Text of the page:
Feature Story

Tech helps actors and artists perform while in lockdown

by Jason Deign

Tech helps actors and artists perform while in lockdown

Performing arts professionals are swapping bright lights for consumer technology.

Technology is helping actors and artists stay in touch with audiences under lockdown. For many in the performing arts, homegrown live streams and recordings are taking the place of usual shows and concerts.

Artists around the world have already taken to livestreaming, and music mag Billboard has a constantly updating list of virtual concerts taking place around the world. Cisco and AppDynamics have already raised $11,000 for artists and charities with their own virtual concert. Free to anyone online, these livestreams are not just the domain of big-name acts.

In Barcelona, Spain, front man David Brown’s band Brazzaville cannot tour, so he is streaming weekly from Facebook and Instagram. Some bands in the city have even used streaming as a way to increase their audiences. A prime example is the Stay Homas, a group of three flat mates from different bands.

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This group shot to fame after streaming a new original song every day, with nothing but their mobiles, a guitar, and percussion. The band has since been snapped up by Sony Music, and it has caught the eye of major artists such as Michael Bublé, who has covered the Stay Homas song Gotta be Patient.

Mobile tech is also helping TV program makers to keep shows going under lockdown. Catalonia’s most popular comedy show, Polònia, faced going off air as a result of the COVID-19 crisis. But the team behind the show instead opted to put the program together every week using consumer technology.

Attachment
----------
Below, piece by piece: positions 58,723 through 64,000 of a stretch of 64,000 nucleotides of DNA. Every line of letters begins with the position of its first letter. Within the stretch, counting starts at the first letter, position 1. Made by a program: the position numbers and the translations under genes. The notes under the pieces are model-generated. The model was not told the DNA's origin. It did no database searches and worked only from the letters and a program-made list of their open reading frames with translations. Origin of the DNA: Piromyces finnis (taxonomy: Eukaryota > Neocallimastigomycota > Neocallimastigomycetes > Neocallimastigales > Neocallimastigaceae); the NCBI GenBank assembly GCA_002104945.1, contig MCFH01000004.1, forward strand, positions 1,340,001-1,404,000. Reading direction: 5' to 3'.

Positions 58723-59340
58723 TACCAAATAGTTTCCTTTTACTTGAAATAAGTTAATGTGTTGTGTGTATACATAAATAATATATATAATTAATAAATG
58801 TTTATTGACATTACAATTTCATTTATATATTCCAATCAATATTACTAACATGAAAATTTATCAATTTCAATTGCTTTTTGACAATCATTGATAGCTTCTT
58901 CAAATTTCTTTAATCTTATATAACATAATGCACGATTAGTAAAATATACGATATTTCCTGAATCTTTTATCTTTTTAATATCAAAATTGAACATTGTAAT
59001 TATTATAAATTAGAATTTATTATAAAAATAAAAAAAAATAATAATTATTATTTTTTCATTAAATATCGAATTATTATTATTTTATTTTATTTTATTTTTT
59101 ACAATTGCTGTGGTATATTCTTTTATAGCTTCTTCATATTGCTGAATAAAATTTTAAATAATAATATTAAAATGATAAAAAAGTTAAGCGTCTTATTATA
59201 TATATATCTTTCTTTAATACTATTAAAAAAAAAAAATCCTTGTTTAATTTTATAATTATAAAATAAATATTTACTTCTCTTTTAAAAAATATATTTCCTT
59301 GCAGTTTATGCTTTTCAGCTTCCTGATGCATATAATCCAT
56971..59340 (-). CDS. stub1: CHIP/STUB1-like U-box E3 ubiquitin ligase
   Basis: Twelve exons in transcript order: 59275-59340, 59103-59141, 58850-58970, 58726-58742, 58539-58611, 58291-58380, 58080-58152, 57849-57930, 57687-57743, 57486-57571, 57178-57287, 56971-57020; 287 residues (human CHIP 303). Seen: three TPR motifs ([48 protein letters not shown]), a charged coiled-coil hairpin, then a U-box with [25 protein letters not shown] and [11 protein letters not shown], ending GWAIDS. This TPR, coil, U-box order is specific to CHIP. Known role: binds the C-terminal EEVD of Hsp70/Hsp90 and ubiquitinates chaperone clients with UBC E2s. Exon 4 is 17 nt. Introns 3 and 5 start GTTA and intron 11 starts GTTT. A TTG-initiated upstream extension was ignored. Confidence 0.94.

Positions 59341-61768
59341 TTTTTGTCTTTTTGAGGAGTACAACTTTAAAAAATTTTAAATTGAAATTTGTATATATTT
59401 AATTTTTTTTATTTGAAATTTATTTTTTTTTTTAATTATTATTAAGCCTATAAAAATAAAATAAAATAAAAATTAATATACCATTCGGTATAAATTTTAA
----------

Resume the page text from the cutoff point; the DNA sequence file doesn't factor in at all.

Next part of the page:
“If you had asked us a few months ago whether we could do the program from home, we would have said ‘no’,” says producer Marc Martín.

Doing away with a TV studio was no easy feat. Apple iPhones and interior lighting took the place of professional cameras and lights. Scriptwriters had to forsake the buzz of the writers’ room for video conferencing sessions. The gamble paid off, though.

“The audience loved it,” says Martín, “Since then, we’ve been getting more ambitious with each episode.”

A silver lining for the TV sector is consumer technologies now offer high-spec audio and video. Streaming platforms are commonplace, and many production processes are based on network technologies. Thus, one of the biggest challenges in producing programs under lockdown has been getting the TV talent to adapt to working from home.

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“It’s the toughest situation I’ve ever seen in my life,” lamented Catalan comic and TV host Andreu Buenafuente in a recent interview.

Though for a lucky few, streaming to audiences is nothing new. The Berlin Philharmonic, for instance, first embraced streaming in 2008— long before anyone had heard of Spotify or Netflix. The Berlin Philharmonic’s Digital Concert Hall had a million registered users before COVID-19. While lockdown is hard on artists, the Digital Concert Hall is at least keeping fans engaged when real concert halls are closed.

Germany’s lockdown laws allow small groups of players to work together in the concert hall. So, the Philharmonic can continue using its digital recording and streaming equipment. And there’s even a chance the service could bring new fans into the fold.

The Philharmonic has given away 700,000 free 30-day trial subscriptions since lockdown began. “We’ve been in the streaming market for 12 years,” says Stanley Dodds of the Philharmonic’s media board. “That puts us in a unique position when people can’t go to a concert.

“I’m responsible for live broadcasts within the limits of what can be done,” he says. “It’s music for small groups of players, but we’re keeping the live music going.”

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